A Super-Charged Alpine Symphony from the RLPO

United KingdomUnited Kingdom Tchaikovsky, Canteloube, Richard Strauss: Jennifer Johnston (mezzo-soprano), Royal Liverpool Philharmonic Orchestra/Vasily Petrenko (conductor), Guild Hall, City of Preston, 2.10.2015 (MC)

Vasily Petrenko, photo Mark McNulty
Vasily Petrenko – photo: Mark McNulty

Tchaikovsky: Selection from ‘The Seasons’, Op. 37a (orchestrated by Sergei Abir)

Canteloube: Selection from Songs of the Auvergne

Richard Strauss: Eine Alpensinfonie (An Alpine Symphony), Op. 64

Richard Strauss enjoyed a magnificent view of the Alpine peaks from the study window at his beautiful Garmisch villa in Bavaria, a sight I had the good fortune to witness last year. Strauss’s love of the Bavarian Alps was enduring; he never forgot his adventures climbing mountains as a young man and thirty years later he illustrated his experiences in music with Eine Alpensinfonie (An Alpine Symphony). While the massive forces required for performances of Alpensinfonie are generally a practical drawback for concert programmers, last year Strauss’s 150th anniversary generated a substantial number of concerts. I attended three performances in 2014, the most memorable being a Semperoper concert by the Staatskapelle Dresden under Christian Thielemann. At the Guild Hall Maestro Petrenko demonstrated commendable control of his augmented orchestral forces delivering a supercharged performance heaving with colourful incident. Petrenko ensured effective forward momentum of an often hair-raising power, irresistible in its passionate intensity and grandeur. Palpable was the excitement and danger on The Ascent, and a sense of awe At the Waterfall. Remarkable too was the spectacular On the Summit before the strikingly dramatic climax on reaching the mountain summit followed by a sense of relief and exhaustion. I wonder if the Thunder and StormDescent section with the stark use of the organ has ever sounded so astonishingly loud.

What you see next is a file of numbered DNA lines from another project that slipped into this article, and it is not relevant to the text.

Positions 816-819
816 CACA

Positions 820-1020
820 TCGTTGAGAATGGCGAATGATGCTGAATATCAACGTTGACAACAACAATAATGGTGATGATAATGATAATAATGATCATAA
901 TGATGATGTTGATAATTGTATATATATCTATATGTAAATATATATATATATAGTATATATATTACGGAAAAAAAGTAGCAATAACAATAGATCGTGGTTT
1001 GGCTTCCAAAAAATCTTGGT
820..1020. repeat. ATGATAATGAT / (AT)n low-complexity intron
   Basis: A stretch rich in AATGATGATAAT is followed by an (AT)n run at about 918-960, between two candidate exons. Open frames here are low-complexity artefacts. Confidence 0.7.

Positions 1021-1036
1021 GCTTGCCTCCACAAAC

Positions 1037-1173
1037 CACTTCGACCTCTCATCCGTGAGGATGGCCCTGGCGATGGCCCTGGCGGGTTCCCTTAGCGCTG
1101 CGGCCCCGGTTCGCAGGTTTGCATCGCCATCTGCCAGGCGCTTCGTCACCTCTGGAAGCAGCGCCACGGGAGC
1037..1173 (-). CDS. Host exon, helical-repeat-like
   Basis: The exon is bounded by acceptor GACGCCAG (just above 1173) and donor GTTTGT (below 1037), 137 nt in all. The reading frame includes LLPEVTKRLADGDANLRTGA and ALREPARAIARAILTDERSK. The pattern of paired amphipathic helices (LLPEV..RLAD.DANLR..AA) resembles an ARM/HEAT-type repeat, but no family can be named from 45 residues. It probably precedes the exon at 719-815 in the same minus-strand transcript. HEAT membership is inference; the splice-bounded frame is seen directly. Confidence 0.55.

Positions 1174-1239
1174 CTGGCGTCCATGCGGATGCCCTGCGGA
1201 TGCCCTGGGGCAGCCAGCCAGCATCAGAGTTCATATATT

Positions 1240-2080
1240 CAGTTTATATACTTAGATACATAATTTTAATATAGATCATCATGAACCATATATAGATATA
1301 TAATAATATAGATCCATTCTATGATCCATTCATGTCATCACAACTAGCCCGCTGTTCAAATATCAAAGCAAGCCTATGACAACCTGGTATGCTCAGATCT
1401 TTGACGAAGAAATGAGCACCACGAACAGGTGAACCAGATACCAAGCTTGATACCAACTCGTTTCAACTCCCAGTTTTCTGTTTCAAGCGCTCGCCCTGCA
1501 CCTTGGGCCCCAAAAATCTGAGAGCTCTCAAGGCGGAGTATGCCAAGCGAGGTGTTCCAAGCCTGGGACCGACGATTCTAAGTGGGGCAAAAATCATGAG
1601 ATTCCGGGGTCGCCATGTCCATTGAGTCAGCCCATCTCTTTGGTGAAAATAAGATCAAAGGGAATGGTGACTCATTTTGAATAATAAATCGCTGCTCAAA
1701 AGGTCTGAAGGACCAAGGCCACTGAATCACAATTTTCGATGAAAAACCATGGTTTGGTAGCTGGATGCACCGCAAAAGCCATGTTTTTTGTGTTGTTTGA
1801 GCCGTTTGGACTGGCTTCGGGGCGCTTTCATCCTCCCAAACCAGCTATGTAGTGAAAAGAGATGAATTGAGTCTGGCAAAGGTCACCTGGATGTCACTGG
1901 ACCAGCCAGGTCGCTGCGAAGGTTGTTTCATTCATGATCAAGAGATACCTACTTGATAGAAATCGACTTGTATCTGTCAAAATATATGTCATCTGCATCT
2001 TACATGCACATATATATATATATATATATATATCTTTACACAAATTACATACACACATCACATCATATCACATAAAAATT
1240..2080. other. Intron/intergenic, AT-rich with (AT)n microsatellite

Renowned for its challenging acoustics the Guild Hall lived up to its reputation especially as the Liverpool Phil required a dismantled stage that expanded onto the floor area and generated a myriad of sonic effects that varied significantly depending on one’s position in the hall. The solid floor certainly helped the focus and clarity of the sound and amid all the near deafening excitement emerged an impressive level of fine detail which can often be missed. From my position I especially noticed the sensitively weighted cowbell sequence, a cascade of tumbling harp and violin glissandi, a magical short section for cor anglais over the organ, evocative birdcalls from the clarinet and flute, splendidly yodelling oboe and the off-stage brass was effective. Not everything was as rosy, at times the volume of the eleven strong chorus of trumpets, trombones and tubas was excruciating and as is often the case in this work the wind machine was ineffective.

The opening work of the evening was four pieces from Tchaikovsky’s The Seasons in Sergei Abir’s recent orchestrations which had been played the previous evening (1st October) at the Philharmonic Hall, Liverpool. So what was described in the programme as a world première performance actually turned out to be the Preston première. Originally from a collection of miniature piano pieces published as Les Saisons (The Seasons) with each piece representing a month of the year Abir provided attractive orchestrations of September, October, November and December. In the four pieces the mood of Tchaikovsky’s ballet The Nutcracker was never far away especially noticeable in November: Troïka with its jingling sleigh-bells and the agreeable salon waltz December: Christmas.

Sung by Liverpool born mezzo-soprano Jennifer Johnston on Thursday the Liverpool Phil had programmed Luciano Berio’s Folk Songs, a cycle he collected mainly in Europe and America composed in the 1960s. At Preston the audience was given much better known fare, a selection of seven songs from the glorious Songs of the Auvergne by French composer Joseph Canteloube. Opening with the perennially popular Bolero Johnston was in engaging voice providing warmly focused accounts, shimmering with ample Auvergnian atmosphere.

Michael Cookson